Mike O’Mahony, director and writer most noted for Sloppy the Psychotic [2012] and Deadly Detour [2011], takes the audience on a macabre journey with his creation A Dark Place Inside, while focusing on the mindset of Andy (Chris Dalbey) who seeks the ideal woman, his own Bride of Frankenstein. The film is a low-budget production and differs from Henry: Portrait of a Serial Killer [1986], many filmmakers take the opportunity to present a film about a serial killer, as representation of society feeding upon itself in a destructive manner.

The film contains an evolving, disturbing, and surreal experience of a character driven storyline that portrays a homicidal maniac with perhaps an underlying contention of a suicidal mind, for the abuse suffered in his childhood and he is conducting himself in general life. As for the childhood upbringing, a refreshing development hugely exposed in this film, the abuse from both parents, a rapist beating father and an afterthought from his mother played by Genoveva Rossi (Witches Blood [2014]). The script obviously leans on minimal dialogue, and more of a visual point of view per the killer, than the victim’s fears and worries, focusing everything into Andy’s realm, and his monster creation.  Mike presents an interesting subtext, about tone influence of nightmarish realities, as a child learns behaviors from their parents and adults, which changes a child’s innocence to sickness of the mind, and conversely the domestic abuse completely unapologetic to all human traits and transcend to the character portrayal.

Chris Dalbey brings nervous ticks, and mimics social norms, yet preaches very bizarre statements, including justified rape and brutalization, obviously learned from his growing years, and tries very hard to hide his monster in traditional society. The stylization of the film mirrors Andy’s life, dirty and fuzzy, and yet executes a higher standard, for indie horror, accompanied by intensely horrific atmospheric sounds, yet a slight detraction, the camera tends to linger too long, not specifically on an object or foreshadowing, perhaps attempting to create suspense. However, this aspect is misplaced in the direct point of the story, Andy alone brings a sense of fear and loathing, with unease to his mere presence. His viewpoint, every woman, reminds him of a piece of the ideal woman, each co-worker, parents, and women in general, and his inventory of weapons, makes him the human version of Jason Voorhees. This conveys into gory graphic classic special effects, and never releases to the tame portion regardless of the moment, or extracurricular activities that Andy engages in with willful disregard for his own safety, a god-like mentality. Mike continues to drill downward into the human psyche and at the same continues to spiral the film upward to a noteworthy piece for gore-hounds and serial killer fans.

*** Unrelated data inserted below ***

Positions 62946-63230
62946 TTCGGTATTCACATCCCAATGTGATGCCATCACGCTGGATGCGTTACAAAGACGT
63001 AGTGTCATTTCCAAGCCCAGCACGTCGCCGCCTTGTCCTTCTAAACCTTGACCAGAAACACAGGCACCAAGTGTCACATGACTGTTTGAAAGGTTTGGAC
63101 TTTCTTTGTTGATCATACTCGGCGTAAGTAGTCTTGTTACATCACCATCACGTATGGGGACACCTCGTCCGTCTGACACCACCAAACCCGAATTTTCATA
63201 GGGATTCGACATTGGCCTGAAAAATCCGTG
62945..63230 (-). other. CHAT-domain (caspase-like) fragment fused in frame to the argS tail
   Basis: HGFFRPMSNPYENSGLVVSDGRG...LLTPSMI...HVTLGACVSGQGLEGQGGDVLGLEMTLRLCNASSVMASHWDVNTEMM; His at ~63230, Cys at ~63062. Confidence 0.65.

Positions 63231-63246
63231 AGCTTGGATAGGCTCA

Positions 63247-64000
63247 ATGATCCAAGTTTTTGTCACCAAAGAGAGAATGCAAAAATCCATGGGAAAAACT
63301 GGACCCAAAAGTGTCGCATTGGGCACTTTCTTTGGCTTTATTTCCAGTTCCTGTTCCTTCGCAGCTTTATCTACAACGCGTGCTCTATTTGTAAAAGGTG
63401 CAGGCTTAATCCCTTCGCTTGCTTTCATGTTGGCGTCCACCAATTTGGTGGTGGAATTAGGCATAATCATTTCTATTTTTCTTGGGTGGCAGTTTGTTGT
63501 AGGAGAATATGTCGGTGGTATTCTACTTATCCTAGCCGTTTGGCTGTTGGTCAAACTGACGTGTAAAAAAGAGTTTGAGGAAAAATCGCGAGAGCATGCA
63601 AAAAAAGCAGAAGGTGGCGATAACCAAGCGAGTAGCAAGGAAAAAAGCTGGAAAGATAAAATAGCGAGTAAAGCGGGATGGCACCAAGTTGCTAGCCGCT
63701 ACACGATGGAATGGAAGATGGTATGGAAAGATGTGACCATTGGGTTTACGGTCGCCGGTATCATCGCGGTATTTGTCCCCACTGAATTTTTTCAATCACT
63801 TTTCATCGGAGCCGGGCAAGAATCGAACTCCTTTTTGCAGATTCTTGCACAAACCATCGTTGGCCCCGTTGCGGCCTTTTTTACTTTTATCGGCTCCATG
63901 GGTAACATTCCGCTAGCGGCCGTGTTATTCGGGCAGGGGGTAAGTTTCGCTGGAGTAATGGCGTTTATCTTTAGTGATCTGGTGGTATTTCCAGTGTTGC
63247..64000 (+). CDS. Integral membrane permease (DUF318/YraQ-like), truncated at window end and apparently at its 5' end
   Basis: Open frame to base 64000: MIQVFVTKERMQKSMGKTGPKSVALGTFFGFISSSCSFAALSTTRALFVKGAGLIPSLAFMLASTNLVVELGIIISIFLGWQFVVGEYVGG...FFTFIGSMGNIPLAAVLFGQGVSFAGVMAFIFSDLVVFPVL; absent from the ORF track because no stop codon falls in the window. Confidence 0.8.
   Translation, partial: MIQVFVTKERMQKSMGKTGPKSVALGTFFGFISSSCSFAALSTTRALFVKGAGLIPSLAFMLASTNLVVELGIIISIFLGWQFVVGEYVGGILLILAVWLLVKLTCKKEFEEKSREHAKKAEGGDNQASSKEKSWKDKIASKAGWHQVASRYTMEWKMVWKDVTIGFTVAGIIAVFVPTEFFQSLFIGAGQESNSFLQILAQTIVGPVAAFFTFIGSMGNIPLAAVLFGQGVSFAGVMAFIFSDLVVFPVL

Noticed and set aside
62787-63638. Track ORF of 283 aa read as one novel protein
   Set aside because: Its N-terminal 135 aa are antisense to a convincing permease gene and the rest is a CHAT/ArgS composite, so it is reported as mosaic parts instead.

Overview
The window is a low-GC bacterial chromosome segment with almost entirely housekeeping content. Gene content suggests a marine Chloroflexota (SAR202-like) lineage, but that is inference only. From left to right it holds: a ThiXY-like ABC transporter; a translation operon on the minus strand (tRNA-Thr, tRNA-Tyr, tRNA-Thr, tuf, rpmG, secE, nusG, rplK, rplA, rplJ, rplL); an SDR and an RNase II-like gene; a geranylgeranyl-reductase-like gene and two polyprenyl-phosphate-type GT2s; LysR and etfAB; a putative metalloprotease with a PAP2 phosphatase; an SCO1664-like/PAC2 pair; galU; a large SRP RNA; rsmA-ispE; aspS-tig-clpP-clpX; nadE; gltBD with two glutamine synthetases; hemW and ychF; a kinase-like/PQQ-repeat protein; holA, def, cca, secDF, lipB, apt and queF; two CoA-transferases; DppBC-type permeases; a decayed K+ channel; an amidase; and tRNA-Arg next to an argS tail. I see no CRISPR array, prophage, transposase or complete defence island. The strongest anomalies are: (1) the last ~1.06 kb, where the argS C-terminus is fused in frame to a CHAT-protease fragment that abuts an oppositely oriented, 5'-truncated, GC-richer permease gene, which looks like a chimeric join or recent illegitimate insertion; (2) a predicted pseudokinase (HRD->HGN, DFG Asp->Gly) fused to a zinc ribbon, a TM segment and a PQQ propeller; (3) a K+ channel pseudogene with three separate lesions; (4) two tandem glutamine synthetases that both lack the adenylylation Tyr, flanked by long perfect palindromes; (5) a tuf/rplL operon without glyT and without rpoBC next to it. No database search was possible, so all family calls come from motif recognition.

The few negatives of the film find themselves in minor plot points, such as his rising victim’s body count, of either incomplete police work or not newsworthy, for Andy does not seem like the careful stalker nor is that ever revealed to the audience. However, perhaps as countermeasure and a pre-thought cursory the usage of different weapons and the disposal of lengthy walk dropping off pieces ominously. A touching moment finds itself in the film, as Andy’s disposing of a lady friend, he stumbles across a father and son (Anthony Edward Curry) fishing and show the briefest suggestion of happiness recalling a positive time in his youth. O’Mahony’s film is only for certain individuals those that crave the darker cinema and have a fondness for understanding the immortal values of a bleak man’s approach to society and creepiness in general. His actions indirectly seem as crossing the genre line into a revenge film towards his father and especially his mother, her incapable motherly instincts of failure to protect, leading to this sick and disturbing methodically of life in general and becoming a perverse demon like mindset that only unique horror fans would understand and enjoy with a passion. One must note that the actor who plays Andy as a boy, Kieran Boyle, does a wonderful job, and during a Q&A with Rossi, at the Bizarre AC II, reveals his parents were on set with careful consideration for the scenes, due the controversial nature of the abusing display.

This film truly captures the full circle of a serial killer on the low-budget side, and some interesting locations rather than limiting itself to a one room locations, as many films find themselves doing, in order to convey a psychological impact of a claustrophobe and impending doom and dread for the audience to fear. A Dark Place Inside truly refers to the inner workings of the mind and the rational of the formative years have lasting impressions for the adult to endure sometimes longing for a love that appears outside of one’s grasp, and Mike delivers on all accounts, especially in the conclusion of the movie.

This review was originally published on the now non-existent Rogue Cinema website in December 2015.


IMDb Rating: 4.4/10

Baron’s Rating: 4.5/10